Slave labour? I remember hearing about such kinds of work in Montreal, and even knowing personally a lady who had to work under terrible conditions for a pittance, until her hands were bleeding, and this was a well educated beautiful lady with many skills. It was a tragedy that was overlooked because peoples attention were focused far, far away, and not close to home.
I know farms that put their children to work as a matter of course, would you consider that slave labour?
I remember the great outrage against Coke or some other company maybe 10 years or more ago, for the conditions of work and low wages. I then remembered, my sister working for the equivalent of $0.70/hr at KFC, it was not inhumane, it was just the cost of life. However it could easily have been twisted that way, by quoting her salary, and that she had to lift up the heavy garbage cans, etc.
Yes, there are terrible jobs out there, and yes, they don’t always pay as much as we would like, and yes there can be improvements. However, the context of the situation is lost in the translation between Asia and North America, were we expect to be able to buy the latest sneakers and go to a movie and restaurant. While improvements I am sure are always welcome, would we rather people starve than work?
I also know many people in Vancouver who have been beaten into humiliation not through lack of trying but just because Vancouver is not the most forgiving of places either. If you can’t keep up to the Joneses, sometimes you get stuck living in places like Strathcona or elsewhere, having to be surrounded by drug abuse and general societal ills, who are never given a chance though they are European descendant Canadians.
I know people who get injured at work, who live in poverty for a quarter of the century until they can get any kind of compensation. I know people who are tricked into coming to Canada based on their merit, but when they land cannot obtain any jobs based on their merit, and have to work in the kinds of conditions that are close to the intolerable conditions that people complain about in China.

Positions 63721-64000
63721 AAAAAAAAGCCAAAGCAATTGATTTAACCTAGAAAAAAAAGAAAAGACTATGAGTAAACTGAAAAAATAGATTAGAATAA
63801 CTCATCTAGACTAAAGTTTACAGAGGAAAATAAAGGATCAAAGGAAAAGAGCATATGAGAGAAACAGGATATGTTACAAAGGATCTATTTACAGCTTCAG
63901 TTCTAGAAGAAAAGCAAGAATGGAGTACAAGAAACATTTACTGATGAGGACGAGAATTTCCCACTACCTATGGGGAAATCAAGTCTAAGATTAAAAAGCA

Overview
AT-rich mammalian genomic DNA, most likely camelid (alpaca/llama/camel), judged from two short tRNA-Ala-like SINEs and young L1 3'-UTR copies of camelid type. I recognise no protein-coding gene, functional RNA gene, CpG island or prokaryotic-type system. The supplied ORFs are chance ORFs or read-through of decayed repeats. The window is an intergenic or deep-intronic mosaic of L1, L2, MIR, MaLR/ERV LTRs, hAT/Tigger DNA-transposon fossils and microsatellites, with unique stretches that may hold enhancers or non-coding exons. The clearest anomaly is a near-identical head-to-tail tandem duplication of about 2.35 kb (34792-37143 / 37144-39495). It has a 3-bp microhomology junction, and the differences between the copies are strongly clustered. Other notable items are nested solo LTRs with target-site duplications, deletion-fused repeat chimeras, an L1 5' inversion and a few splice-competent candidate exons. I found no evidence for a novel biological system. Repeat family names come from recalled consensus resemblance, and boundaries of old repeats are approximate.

I know of well educated people of Native descent who will not get served in some restaurants, because “we don’t don’t serve their kind”, and Italian mixed lady who gets pulled over by the cops because she looks Native. Natives who don’t ever really get a chance, because some don’t think of them as real people still.
That is my statement exactly, I am aware that China has not yet modernized completely, which is the reason that they are not yet at our levels of pollution.
They are following our example in buying the latest cars, Gucci brands, living in apartments, becoming separated from traditional ways. That is my point exactly.
The moment we preach to another country, as we did when convincing China to become a capitalist nation, we run the risk of not fully comprehending the full nature of our actions.
China is a complicated country, let’s help them, and treat them like people, they took our advice and became a capitalistic nation. If we had let them well enough alone, maybe they would all still be mostly on bicycles, as they were before.
However, unfortunately, we are discovering that our advice is flawed. Instead of addressing the shortcomings of our capitalistic ways, and trying to build a self sustaining and healthy economy, where people are all treated equitably, we point fingers at those that took our advice. We are just transferring our ills to a larger society, and in that larger society it becomes more evident where the flaws lie.